Nouf Al Mudhayan, one of Kuwait’s most loveable young TV personalities is one of the sweetest people you’ll ever meet. She managed to capture audiences (both on the radio and on TV) by being original, natural and simply put, sweet!
After starting her career as a radio host on Marina FM, Nouf went on to host the night program “Taw El Lail” on Watan TV, and later on host her own show “Spotlight”. Just last month, after wrapping the filming of the last Spotlight episode, she announced that she has left Watan TV to pursue other career opportunities. Nowadays, she’s busy working on her next career move, but you can find her blogging on www.noufmagazine.com
From the moment I met her, at a small café, she was as easygoing as I’d imagined. I was expecting her to be just like the Nouf I know from the radio and TV (surely she can’t be faking that smile and fun personality ALL the time?). She scanned the tiny room, found me, smiled and quickly came over to greet me as if we’d known each other all our lives.
Amidst the hustle and bustle in the café around us, she was all smiles, even when the topics got more serious. She was honest and chatty and I felt like an old friend who was catching up on old times. You probably will too…
What did you do after graduating from high school?
I lived for a few years in Miami. I studied at University of Miami – double majored in Mass Communication and Art History. I would study during the day and work in the evenings.
I started working early on in life. I got my first job when I was 18. I worked many jobs – at the university’s library, as a cashier at the university, folding clothes at a shop… many things! I worked to find out more about myself and what I’d like to do and also to interact with people.
What did you do after you got your degree?
After graduating, I came back to Kuwait and again I tried working in a number of things: in Marketing, TV and Radio, in Magazines doing editing and writing. Even though I’ve spent a longer time in TV, I think I still haven’t settled. That’s a confession.
My life is a chain of different experiments. Some people might call me lost. But I think that’s a beautiful way of being lost. Because in the end, what is life? I love being lost in one thing, and doing it until I feel I’ve absorbed all of what that thing has got to give me. Once I reach the utmost level, I leave it, full stop. With zero chance of returning – even if the return was enticing.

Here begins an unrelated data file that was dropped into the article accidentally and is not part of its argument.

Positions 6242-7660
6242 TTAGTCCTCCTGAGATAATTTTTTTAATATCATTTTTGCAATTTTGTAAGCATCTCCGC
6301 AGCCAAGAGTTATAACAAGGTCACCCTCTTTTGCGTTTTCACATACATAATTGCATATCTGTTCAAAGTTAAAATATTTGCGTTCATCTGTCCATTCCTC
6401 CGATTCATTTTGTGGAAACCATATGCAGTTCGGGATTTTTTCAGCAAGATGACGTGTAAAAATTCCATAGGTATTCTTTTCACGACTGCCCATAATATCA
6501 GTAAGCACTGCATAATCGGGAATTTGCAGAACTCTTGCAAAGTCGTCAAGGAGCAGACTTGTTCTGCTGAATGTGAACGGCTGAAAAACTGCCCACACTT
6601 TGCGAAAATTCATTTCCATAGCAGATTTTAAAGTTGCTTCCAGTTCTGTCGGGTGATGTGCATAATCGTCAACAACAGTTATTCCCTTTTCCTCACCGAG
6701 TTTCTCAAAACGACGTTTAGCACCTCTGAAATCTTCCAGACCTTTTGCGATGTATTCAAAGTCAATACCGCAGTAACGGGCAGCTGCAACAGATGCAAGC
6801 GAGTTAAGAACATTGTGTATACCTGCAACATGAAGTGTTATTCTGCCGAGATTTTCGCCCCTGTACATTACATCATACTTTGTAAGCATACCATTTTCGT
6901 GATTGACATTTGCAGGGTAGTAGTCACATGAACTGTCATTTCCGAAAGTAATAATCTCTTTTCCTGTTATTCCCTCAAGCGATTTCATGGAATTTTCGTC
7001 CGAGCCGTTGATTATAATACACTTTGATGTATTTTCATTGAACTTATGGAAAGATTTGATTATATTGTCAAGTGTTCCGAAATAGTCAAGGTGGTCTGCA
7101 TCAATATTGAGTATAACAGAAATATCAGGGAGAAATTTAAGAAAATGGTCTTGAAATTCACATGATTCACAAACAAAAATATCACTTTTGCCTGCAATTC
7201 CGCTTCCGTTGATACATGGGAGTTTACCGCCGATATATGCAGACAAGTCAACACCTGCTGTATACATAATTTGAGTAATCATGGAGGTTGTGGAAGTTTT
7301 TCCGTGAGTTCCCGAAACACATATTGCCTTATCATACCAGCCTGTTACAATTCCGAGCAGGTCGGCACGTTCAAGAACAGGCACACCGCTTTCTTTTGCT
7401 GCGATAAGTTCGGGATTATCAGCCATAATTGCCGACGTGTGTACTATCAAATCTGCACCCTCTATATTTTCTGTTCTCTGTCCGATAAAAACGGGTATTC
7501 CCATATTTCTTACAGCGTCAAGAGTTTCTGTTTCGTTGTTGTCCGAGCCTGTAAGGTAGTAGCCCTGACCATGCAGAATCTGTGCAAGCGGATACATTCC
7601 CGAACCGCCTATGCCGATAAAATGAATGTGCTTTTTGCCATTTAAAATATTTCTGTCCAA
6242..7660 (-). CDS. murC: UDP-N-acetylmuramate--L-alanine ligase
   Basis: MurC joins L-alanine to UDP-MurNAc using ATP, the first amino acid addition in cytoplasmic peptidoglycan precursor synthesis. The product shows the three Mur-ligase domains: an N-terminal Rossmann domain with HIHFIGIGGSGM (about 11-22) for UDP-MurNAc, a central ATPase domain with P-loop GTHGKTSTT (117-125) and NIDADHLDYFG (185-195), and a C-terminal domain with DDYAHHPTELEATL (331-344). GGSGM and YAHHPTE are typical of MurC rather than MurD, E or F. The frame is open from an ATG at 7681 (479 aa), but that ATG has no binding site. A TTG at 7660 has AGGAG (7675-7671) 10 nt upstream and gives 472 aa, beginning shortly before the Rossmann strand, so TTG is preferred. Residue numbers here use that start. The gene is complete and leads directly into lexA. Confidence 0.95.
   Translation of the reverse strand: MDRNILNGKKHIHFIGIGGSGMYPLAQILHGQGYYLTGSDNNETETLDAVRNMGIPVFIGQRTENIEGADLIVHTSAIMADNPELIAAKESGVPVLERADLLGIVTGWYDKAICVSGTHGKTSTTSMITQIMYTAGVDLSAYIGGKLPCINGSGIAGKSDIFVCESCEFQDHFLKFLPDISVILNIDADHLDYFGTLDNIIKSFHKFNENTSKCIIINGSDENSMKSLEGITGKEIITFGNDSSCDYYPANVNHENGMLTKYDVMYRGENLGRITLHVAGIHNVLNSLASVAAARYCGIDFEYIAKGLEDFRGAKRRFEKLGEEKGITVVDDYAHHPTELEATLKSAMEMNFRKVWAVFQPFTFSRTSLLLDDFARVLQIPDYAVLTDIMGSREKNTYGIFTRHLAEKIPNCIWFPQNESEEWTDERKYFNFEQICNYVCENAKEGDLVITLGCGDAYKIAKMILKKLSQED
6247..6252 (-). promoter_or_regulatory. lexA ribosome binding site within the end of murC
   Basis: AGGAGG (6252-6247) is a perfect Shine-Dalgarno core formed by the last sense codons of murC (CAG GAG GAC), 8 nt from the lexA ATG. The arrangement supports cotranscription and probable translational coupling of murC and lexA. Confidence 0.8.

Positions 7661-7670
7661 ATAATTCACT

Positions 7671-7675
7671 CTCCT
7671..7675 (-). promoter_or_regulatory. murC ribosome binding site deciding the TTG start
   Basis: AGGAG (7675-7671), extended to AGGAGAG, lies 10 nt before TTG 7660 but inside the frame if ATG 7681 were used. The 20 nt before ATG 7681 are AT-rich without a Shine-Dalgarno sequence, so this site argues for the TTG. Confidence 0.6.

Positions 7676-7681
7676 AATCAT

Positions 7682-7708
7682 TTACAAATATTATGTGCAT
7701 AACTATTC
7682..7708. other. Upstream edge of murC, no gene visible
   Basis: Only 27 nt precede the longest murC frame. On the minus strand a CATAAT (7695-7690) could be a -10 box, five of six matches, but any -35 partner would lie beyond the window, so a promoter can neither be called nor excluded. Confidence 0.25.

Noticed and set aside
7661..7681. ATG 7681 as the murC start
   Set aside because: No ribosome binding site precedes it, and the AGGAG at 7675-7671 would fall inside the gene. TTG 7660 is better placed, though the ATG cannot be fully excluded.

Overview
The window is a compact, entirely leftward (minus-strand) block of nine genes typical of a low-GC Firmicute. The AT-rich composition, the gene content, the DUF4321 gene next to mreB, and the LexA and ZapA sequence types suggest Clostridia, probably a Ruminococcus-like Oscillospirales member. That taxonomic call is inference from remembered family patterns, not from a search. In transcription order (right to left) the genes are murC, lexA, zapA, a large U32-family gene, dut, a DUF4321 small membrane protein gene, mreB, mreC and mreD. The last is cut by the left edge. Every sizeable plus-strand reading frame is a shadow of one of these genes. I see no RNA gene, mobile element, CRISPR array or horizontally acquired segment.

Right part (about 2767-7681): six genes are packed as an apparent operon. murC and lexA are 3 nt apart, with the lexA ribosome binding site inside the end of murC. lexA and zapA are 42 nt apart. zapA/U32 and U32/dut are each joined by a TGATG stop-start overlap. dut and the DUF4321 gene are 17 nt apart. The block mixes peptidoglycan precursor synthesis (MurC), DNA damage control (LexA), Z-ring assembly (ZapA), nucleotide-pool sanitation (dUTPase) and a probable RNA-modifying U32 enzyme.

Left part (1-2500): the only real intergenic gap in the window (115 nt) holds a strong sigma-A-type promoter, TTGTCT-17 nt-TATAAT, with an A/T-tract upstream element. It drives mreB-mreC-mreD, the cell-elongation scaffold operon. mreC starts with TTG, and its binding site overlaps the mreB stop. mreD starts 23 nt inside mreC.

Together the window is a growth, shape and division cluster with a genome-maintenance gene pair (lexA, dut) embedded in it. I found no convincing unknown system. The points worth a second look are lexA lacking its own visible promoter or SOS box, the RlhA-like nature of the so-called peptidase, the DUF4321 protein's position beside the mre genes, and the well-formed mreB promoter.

I don’t go back because there’s nothing more that that thing can offer me creatively and emotionally. Financially? I can live on 1KD and I can live on 10,000KD. Money doesn’t matter to me. By living abroad, I’ve learned to spend using only what I have.
That’s unusual yet impressive!
I won’t say that I’m one of those people who don’t enjoy material things. I like nice things, I enjoy luxurious hotels; however, that’s not the main thing in my life. Some people can call my lifestyle bohemian, but I don’t care. I don’t care about labels.
At the end of the day, all I care about is that there’s a smile on my face. Because life is too short. And you can never please everyone. There will always be that someone who will criticize you for being you.
I remember first hearing you on the radio some years ago. How did you start?
I started with Marina FM first. I was between jobs, I had nothing to do and I was introduced to Talal Al-Yagout, the radio station’s manager at the time. I told him I was a Media graduate and he invited me to come work with them. I met the station’s group, liked the atmosphere and so I accepted.
I didn’t become a presenter right away. I started working with the administrative staff. Later, I did a few infomercials and basic sound recordings, then I got into it more and started liking radio presenting.
I still don’t know if my decision to leave the radio and go into TV was the right choice. It still remains a mystery to me. But I know that life chooses things for us, and not the other way round.
I would argue with anyone who says that they choose their own paths, and not that the paths choose them. Sometimes life chooses things for us and we can’t always change that. I wouldn’t be who I am today if I didn’t face all the things that got thrown into my path. If I could go back in time, I wouldn’t change a thing.
Was your family accepting of your choice to go into radio and TV?
My mom was afraid for me. She wasn’t against it, but she was afraid of what the exposure and being in the public eye can do to me. The remarks I might get, the negative comments people might say.
How did you transition from radio to TV?